Soon, he came to the edge of the forest, reaching a clearing. Surrounded by the wilderness was what appeared to be a burial site. Wrought-iron fence, some 10 feet high, topped with jagged spikes, encased a small selection of dirt graves, marked by stone tablets and the occasional assortment of — now drowned — flowers. A large pair of gates, chained shut but ajar, were set along the fences’ edge closest to Driev’s hiding spot. Within the burial site stood four wooden poles, half as high as the fence, topped with a large sheet tied to each one of them at the corner. Beneath the shelter was the fire, burning away, protected from the onslaught of rain. And, beside that, Driev could make out the shape of a lone hunter. The beast, keeping warm by the fireside, appeared to be fast asleep. Laying down, covered in its thick coat, it was hard to make out their size and shape, but Driev could tell it was a hunter. Dug into the ground beside it was a hand-craft metallic weapon; its two razor-sharp edges shimmering in the light of the fire. The tell-tale sign of a hunter. Rearing up on his hind legs, gripping the soggy bark of the tree in front of him with his sharp, scaled claws, Driev tried to get a better look at the vicious predator now sleeping so peacefully by the fire. They appeared to be male, adult, with a face covered in dark patches of fur. It was rare for a Lokar to get a good look at one of these hunters for so long. Most contact involved either death or fleeing from it. Slowly padding down, silently, onto all fours, Driev faced a choice. He could slip on by and into the mountains beyond, their dry, rocky peaks now becoming visible as dawn fast approached, or he could take advantage of this opportunity.
A sleeping hunter, right before him.
He could become the hunter, he had the potential to save many Lokar from a fate he nearly met that night. It was not in the nature of his kind to be violent, but it was not often you found a vulnerable predator such as this. A sharp wind whipped around the trees, rattling the chains of the gate. It startled the sleeping creature, but it soon fell back into their deep stupor. For Driev, this was the decider. If those large, metal chains didn’t wake the beast, his gentle webbed footsteps wouldn’t either. Skulking out from the trees, he edged his way forward, step by step, keeping low to the ground. His body, slippery from the torrential rain that continued its assault on the wilderness, he carefully dragged the gate open as far as the chains would allow before sliding his slender form between the gap.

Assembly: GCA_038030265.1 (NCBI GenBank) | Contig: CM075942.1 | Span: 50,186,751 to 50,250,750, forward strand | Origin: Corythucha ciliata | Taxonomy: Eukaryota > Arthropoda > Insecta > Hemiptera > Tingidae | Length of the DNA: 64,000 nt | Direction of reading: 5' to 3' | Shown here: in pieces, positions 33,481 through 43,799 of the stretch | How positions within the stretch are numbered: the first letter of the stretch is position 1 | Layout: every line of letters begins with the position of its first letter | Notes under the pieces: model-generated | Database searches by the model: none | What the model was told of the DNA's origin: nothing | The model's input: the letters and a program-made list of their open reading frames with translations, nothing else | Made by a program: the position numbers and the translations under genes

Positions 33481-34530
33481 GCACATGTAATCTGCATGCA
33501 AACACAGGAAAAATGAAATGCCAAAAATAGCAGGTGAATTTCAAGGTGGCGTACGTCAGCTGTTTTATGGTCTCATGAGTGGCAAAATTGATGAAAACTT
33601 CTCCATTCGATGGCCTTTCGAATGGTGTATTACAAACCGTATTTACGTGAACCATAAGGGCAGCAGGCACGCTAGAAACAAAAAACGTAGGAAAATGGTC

He was in a cage now. Trapped with his fiercest predator. Softly, he approached the crackling fire until he hung over his prey. Gazing at the weapon momentarily, a weapon he’d seen cut down many a Lokar in the past, he considered trying to lift it, but thought better of it. He did not know how to wield it, nor if he could even lift its presumably mighty weight. Beside the beast, Driev looked small, it was longer than him by around two feet. A grunt from the creature had him stumble backwards with a jolt of fear. He couldn’t wait, he had to do it now. The cold air was slowing his body down. He wouldn’t be able to escape or fight back if they woke. Back up beside the hunter, he gripped his claws tightly together, so the points of his talons created a sharp trio of what he hoped would be a fearsome weapon. If he could crush the shell of the toughest beetle, surely this would work?
As quickly as he could, Driev raised up on his back legs, claw high, then slammed down towards the ground, driving his talons into the beast’s exposed neck. With a squirt of blood and a desperate attempt to inhale through its now carved up throat, the hunter lurched up. In a flight of terror, it tried helplessly to breathe through the hole in his neck, as Driev withdrew quickly, slinking back out the burial site before the creature could react to him. He watched, from behind the gate, as the hunter grasped at his wound, blood coating his hands and chest, trying to drag in deep, dry breaths to no effect. Within moments, it crumpled into a heap, still and lifeless.
Elated by a sense of accomplishment, Driev once again made for the mountains beyond the forest, making quicker progress in the light of dawn; his new-found confidence allowing him to move more recklessly than he perhaps should. The fish had just slain the shark, and he couldn’t wait to let the others know. It was unheard of, for a monster such as the hunter to be struck down by one of his kind. In their history, he’d never heard of anything like it. But then, he thought, the hunters were ruthless and relentless, now.
Had he just shown them the Lokar were something to be feared and left alone, or a threat that needed to be taken care of? Fear unlike anything he’d ever experienced, not even while being hunted down in the dead of night for his own meat, gripped him. Would the beasts see that it was their own acts that led to such violence, or would they see it as an act of war? New and previously unseen aggression. The prospect of their wrath was without equal. Their weapons, tools, intellect and numbers made them an impossible foe to match. As Driev finally reached the safety of the warm mountains and sanctuary he had craved all night, his heart was heavier than ever. Should he tell the others? And if so, should he be bragging of his conquest, or warning them of impending catastrophe?